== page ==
Call Mensa. You’re building a super brain and we’ve got the best tricks for creating a smarter, happier baby
Your diet, emotions and how you interact with your bump all play a part in developing your growing baby’s brain.
‘Inherited genes play a major role in determining intelligence and personality, but the right lifestyle choices can help ensure those genes are programmed in the womb,’ says Dr Lana Asprey, co-author of The Better Baby Book. ‘Researchers now estimate that only 50 per cent of IQ is down to genes – the rest is influenced by a baby’s environment.’
What are you waiting for? Make sure your baby inherits your braininess, now.
1. Start a storytime habit
The foundations for language begin in the womb and, by the third trimester, your baby can memorise sounds she hears regularly.
‘US researchers asked mothers to read The Cat In The Hat repeatedly to their unborn babies. After the birth, the babies “chose” the recording of their mum reading the story by sucking at a particular speed to trigger the recording,’ says parenting expert Dr Miriam Stoppard.
2. Stay active
Love the endorphin boost you get from exercise? Well, so does your baby. Hormones released during exercise cross the placenta, bathing your baby in feel-good chemicals for up to eight hours. Plus, as exercise increases the flow of blood around your body, including to the womb, your baby’s development is given a boost.
The latest research also suggests exercise during pregnancy can increase neurons in your baby’s hippocampus – the learning and memory part of the brain – by 40 per cent.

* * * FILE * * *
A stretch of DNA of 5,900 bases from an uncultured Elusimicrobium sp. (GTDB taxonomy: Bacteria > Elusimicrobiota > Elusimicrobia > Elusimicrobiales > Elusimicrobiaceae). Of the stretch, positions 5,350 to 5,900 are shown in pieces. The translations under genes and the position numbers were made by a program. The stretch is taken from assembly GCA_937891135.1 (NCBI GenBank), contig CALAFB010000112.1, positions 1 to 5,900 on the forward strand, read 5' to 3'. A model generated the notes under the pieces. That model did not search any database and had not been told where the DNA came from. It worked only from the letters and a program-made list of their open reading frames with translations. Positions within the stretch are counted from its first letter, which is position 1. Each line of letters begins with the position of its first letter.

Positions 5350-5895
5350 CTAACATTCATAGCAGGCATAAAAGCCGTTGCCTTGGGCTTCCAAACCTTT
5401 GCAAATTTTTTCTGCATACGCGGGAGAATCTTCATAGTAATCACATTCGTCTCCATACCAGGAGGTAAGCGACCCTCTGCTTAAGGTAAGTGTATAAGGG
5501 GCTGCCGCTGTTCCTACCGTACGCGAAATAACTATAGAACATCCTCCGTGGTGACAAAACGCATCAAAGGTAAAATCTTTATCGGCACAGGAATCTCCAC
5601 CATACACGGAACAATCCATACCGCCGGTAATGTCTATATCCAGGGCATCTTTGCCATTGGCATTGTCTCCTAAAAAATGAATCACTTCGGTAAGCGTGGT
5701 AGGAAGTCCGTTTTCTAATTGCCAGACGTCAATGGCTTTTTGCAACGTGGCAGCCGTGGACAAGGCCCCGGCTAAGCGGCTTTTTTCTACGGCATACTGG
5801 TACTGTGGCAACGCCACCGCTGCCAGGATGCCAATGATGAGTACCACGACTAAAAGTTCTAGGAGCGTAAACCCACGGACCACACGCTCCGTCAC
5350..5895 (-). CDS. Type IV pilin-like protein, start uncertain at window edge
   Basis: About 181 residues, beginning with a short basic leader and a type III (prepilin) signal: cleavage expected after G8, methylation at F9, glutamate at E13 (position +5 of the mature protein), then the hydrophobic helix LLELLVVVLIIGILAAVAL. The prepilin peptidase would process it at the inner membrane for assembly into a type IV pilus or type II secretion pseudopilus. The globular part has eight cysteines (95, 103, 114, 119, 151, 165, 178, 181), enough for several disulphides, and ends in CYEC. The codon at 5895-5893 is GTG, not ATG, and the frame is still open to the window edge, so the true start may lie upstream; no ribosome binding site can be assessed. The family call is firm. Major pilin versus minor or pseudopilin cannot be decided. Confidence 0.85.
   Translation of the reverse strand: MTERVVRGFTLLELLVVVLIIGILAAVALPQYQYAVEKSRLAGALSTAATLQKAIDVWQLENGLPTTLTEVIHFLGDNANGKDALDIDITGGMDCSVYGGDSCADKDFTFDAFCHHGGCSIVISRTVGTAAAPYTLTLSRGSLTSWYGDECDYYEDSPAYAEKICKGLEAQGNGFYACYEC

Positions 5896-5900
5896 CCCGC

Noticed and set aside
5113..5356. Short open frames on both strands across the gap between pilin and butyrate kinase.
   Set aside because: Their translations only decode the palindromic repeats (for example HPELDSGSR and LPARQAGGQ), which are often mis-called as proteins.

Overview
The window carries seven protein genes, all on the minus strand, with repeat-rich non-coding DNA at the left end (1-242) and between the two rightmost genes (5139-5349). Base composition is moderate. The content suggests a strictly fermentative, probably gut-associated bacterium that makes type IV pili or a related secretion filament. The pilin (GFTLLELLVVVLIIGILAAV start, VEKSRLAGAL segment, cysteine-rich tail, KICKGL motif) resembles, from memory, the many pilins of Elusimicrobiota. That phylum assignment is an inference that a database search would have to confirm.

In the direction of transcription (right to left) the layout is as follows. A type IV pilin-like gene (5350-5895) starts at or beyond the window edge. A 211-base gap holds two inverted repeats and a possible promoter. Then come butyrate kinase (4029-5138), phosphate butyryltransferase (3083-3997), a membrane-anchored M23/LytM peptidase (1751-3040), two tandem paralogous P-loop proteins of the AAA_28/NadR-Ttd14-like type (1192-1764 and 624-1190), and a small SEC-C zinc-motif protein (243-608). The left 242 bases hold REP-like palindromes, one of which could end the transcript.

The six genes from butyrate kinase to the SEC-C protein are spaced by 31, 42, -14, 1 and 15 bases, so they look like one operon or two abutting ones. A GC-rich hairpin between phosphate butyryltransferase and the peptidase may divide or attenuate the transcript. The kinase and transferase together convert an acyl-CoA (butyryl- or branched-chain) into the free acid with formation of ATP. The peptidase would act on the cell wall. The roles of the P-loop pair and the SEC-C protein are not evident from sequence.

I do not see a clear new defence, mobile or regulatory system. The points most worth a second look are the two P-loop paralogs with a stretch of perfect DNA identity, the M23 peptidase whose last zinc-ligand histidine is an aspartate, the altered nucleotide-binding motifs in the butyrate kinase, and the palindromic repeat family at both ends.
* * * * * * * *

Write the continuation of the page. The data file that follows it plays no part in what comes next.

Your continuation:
3. Get a little sunshine
Never before has the sunshine vit, Vitamin D, been so important. And you just need to soak it up for 20 minutes a day. ‘We test all the pregnant mums who come to our clinic for vitamin D, and 70 per cent are deficient,’ says fertility expert Zita West. ‘That’s due to a combination of a lack of sunlight and not getting enough vitamin D in their diet.’
This nutrient is essential for helping your baby develop strong bones and heart, and researchers have also started investigating a link between a lack of vitamin D in pregnant women and autism.
4. Massage time
From around 20 weeks, your baby will feel you touching your bump and stroking it can send calming messages to her nervous system. Research suggests an unborn baby can even distinguish between her mother and father’s touch. Pass the almond oil. This is the best excuse for a massage ever.
5. Get talking
Next time someone looks at you funny for talking to yourself, just give them daggers. You are, in fact, educating your baby-to-be. ‘Babies can hear from 16 weeks and, by 27 weeks, all the connections from ear to brain are in place,’ says Miriam.
Studies show newborns respond to accents or languages they hear in the womb – those born to bilingual families respond to both languages from birth.
6. Vary your diet
If you want your baby to have the gourmet palate of an intellect, get adventurous at dinnertime. Your baby’s taste buds develop from around 12 weeks.
By 25 weeks, she’ll be absorbing around two litres of amniotic fluid a day and the foods you eat can flavour it. In one study, babies of mums who drank carrot juice while pregnant showed a preference for carrots when weaned.
7. Play music
Perhaps the most important education of all – you can shape your baby’s music taste. ‘Unborn babies love music – it helps trigger happy chemicals, like serotonin, which encourage her to be calm and contented,’ says Miriam. ‘After the birth, your baby remembers and relives all those good feelings associated with the music each time she hears it.’
8. Sing nursery rhymes
Yep, you can get into this habit now. ‘We know unborn babies can pick up the rise and fall and cadences in speech,’ says Miriam. ‘You can help your baby tune in by singing rhythmic songs – nursery rhymes are ideal.’
After your baby’s born, sing the same rhymes to quieten and soothe her.